Gift Acceptance Polices
Gifts to The Greater Cincinnati Foundation may take a variety of forms. Many are outright gifts by living donors. Some are bequests or testamentary gifts that take effect upon the donor’s death. Others are different forms of deferred or split-interest gifts.
The Foundation reserves the right to refuse any proposed gift. In conformity with U.S. Treasury Department regulations governing community foundations, gifts to GCF may not be directly or indirectly subjected by a donor to any material restriction or condition that would prevent the Foundation from freely and effectively employing the transferred assets, or the income derived therefrom, in furtherance of its exempt purposes.
The following are our gift acceptance policies:
General Development Policies
The Foundation may accept outright cash gifts in any amount. A named fund may be established with a larger gift. All funds are assessed a minimum annual base service fee of $250 for endowed funds and $400 for spendable funds. Learn more about our Administrative Contributions.
Life Insurance Policies
The Foundation may accept gifts of new or paid-up life insurance policies.
Publicly Traded Securities
GCF may accept gifts of publicly traded stocks and bonds at fair market values as determined under Internal Revenue Service rules. Gifts of publicly traded securities will generally be sold as soon as possible, and the fund the donor established will be credited with the proceeds from the sale, after commissions and expenses, if any.
Tangible Personal Property
Tangible personal property may be accepted as a gift, provided that (1) such property is saleable and (2) the donor agrees that the property can be sold at GCF’s discretion. The donor is responsible for obtaining a qualified appraisal prior to completing the gift.
Closely-Held Stock and Partnership Interests
All proposed gifts of closely-held stock (including LLC stock) and partnership interests (including FLP interests) must satisfy the requirements of the Foundation’s Policies and Guidelines Relating to Gifts of Partnership Interests and Gifts of Closely-Held Stock.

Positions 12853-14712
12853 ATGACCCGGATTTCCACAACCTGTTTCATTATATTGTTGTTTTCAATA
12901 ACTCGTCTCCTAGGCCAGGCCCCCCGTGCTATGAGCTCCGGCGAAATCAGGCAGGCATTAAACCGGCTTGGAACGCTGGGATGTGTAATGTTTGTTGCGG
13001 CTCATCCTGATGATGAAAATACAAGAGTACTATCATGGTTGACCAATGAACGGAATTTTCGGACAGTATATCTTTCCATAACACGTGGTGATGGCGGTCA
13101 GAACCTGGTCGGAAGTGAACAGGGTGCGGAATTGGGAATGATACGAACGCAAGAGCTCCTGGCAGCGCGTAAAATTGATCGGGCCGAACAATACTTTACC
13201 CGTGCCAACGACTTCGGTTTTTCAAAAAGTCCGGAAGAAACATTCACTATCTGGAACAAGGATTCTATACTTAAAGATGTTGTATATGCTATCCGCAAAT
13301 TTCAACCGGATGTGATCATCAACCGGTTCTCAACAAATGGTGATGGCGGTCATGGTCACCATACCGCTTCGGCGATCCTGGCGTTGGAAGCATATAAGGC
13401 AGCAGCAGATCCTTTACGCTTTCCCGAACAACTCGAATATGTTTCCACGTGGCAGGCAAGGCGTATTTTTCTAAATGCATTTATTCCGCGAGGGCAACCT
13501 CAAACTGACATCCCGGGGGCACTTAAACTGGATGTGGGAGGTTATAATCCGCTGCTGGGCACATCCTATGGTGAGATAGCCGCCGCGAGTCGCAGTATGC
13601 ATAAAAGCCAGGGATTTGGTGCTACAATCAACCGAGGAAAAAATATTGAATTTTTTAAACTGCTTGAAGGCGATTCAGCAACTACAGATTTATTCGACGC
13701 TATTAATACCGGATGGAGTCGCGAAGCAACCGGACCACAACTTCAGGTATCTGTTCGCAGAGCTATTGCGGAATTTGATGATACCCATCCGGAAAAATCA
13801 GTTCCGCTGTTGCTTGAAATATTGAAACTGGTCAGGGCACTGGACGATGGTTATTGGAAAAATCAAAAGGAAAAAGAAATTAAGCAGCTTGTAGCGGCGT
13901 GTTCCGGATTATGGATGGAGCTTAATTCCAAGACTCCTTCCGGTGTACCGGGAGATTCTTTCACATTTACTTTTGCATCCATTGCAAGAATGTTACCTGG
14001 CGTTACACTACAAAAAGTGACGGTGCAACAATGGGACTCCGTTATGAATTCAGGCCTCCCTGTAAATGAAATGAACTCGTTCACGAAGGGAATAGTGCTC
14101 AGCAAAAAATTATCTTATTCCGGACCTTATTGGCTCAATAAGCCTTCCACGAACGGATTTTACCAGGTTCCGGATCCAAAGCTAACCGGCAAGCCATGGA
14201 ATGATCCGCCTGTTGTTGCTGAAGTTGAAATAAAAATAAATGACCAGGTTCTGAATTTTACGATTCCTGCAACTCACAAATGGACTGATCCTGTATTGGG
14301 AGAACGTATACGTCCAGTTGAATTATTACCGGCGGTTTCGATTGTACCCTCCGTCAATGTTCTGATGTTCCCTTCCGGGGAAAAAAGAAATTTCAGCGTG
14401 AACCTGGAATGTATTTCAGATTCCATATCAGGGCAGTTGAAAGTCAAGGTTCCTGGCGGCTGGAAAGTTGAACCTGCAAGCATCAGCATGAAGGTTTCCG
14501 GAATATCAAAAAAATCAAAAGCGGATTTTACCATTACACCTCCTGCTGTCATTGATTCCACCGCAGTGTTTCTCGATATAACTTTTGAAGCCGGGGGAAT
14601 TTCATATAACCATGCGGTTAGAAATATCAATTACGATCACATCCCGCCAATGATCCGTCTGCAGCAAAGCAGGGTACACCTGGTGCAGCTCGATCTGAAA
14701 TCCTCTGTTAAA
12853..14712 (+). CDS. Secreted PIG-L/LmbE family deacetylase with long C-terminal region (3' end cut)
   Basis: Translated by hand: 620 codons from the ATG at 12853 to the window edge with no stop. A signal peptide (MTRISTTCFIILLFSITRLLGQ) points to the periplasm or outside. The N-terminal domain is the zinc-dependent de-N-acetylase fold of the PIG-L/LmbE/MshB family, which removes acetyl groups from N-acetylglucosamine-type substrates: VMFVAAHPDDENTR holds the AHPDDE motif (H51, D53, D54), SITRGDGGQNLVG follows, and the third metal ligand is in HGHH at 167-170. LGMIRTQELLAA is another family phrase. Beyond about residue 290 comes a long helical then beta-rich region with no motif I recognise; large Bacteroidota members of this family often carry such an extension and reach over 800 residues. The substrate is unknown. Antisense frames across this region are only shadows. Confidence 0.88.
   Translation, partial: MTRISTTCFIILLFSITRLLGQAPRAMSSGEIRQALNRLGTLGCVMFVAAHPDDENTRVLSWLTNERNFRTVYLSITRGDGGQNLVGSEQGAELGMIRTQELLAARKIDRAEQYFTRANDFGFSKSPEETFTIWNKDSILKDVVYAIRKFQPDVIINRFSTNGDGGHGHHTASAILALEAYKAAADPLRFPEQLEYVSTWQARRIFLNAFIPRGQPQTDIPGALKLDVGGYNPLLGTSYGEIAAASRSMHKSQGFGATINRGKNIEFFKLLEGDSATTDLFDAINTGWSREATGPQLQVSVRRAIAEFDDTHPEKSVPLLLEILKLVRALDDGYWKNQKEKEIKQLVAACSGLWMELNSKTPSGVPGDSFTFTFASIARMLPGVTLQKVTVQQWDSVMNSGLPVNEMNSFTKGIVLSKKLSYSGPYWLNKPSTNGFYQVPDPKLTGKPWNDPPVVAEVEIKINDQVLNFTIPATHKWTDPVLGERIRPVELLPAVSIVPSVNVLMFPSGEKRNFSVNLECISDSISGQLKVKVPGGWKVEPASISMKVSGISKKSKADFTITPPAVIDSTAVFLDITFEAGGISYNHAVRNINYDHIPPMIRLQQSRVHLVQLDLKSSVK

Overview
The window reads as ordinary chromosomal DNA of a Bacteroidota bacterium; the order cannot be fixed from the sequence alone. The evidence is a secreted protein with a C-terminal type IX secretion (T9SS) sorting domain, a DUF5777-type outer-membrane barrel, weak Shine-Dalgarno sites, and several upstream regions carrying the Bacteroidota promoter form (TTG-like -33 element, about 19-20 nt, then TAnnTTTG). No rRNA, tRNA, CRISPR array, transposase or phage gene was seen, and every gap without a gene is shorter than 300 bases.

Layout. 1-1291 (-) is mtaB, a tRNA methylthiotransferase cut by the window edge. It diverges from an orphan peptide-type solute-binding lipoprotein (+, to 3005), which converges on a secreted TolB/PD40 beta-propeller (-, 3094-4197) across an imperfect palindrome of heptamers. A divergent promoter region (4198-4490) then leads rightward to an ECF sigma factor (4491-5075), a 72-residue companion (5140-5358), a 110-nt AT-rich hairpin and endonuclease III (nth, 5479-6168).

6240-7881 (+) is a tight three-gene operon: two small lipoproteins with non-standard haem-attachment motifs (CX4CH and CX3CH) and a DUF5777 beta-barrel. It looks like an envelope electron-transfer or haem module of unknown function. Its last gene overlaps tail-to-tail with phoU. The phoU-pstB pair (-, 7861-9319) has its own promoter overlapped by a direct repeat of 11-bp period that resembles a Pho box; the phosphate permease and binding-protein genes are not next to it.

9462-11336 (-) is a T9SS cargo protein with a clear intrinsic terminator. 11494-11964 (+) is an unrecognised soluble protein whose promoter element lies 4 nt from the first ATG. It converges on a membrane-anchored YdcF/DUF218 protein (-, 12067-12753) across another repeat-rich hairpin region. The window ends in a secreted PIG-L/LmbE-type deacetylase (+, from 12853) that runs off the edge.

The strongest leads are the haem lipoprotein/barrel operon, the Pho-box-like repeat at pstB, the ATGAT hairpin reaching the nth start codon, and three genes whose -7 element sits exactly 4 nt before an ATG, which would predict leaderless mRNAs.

The Greater Cincinnati Foundation applies a “spending policy” to most endowed funds (i.e., most funds except donor advised funds). The spending policy defines the amount of money that can be disbursed from a fund each year. The goal of the spending policy is to position the funds to maintain a balance between long-term investment growth and annual grant distributions.
The spending policy accomplishes two important goals. First, the “purchasing power” of the endowment (i.e., corpus adjusted for inflation) is maintained, and this preserves a fund’s ability to meet the future needs of the community. Second, application of the spending policy reduces the endowment’s vulnerability to significant fluctuations in the stock and bond markets. By averaging market values over an extended period of time (i.e., 20 quarters; see below), the endowment is less affected by sharp, short-term market fluctuations. This allows for steadier levels of spending and continued growth – both of which may be advantageous to the beneficiaries of the fund over the long term. The grant recipients’ budget planning and forecasting abilities can be significantly enhanced by this methodology.
The Foundation’s spending policy defines the total amount available from a fund in a given year (the “distributable income”) as 4.75% of the fund’s average market value over the preceding 20 quarters. GCF performs the annual distributable income calculation in January of each year, based on the January 1 market value of the fund.
If the fund has not existed for five years at the valuation date, the calculation is based on all quarters for which market value information is then available (but see exception below). The Foundation’s service and investment management fees are paid annually from the distributable amount (see Service and Investment Fees for more information), and the balance is available for grantmaking.
It is important to note that for all new funds subject to the spending policy, there must be at least four quarters of market value history as of January 1 in order for GCF to make the distributable income calculation and begin making distributions. For example, if a scholarship fund is set up on April 1 in Year 1, it will only have three quarters of market value information by January 1 of Year 2, and therefore cannot begin making grants until the following distributable income calculation date, in January of Year 3. If you believe that timing is an issue with respect to a fund that you would like to establish, please let us know and we will discuss available options with you.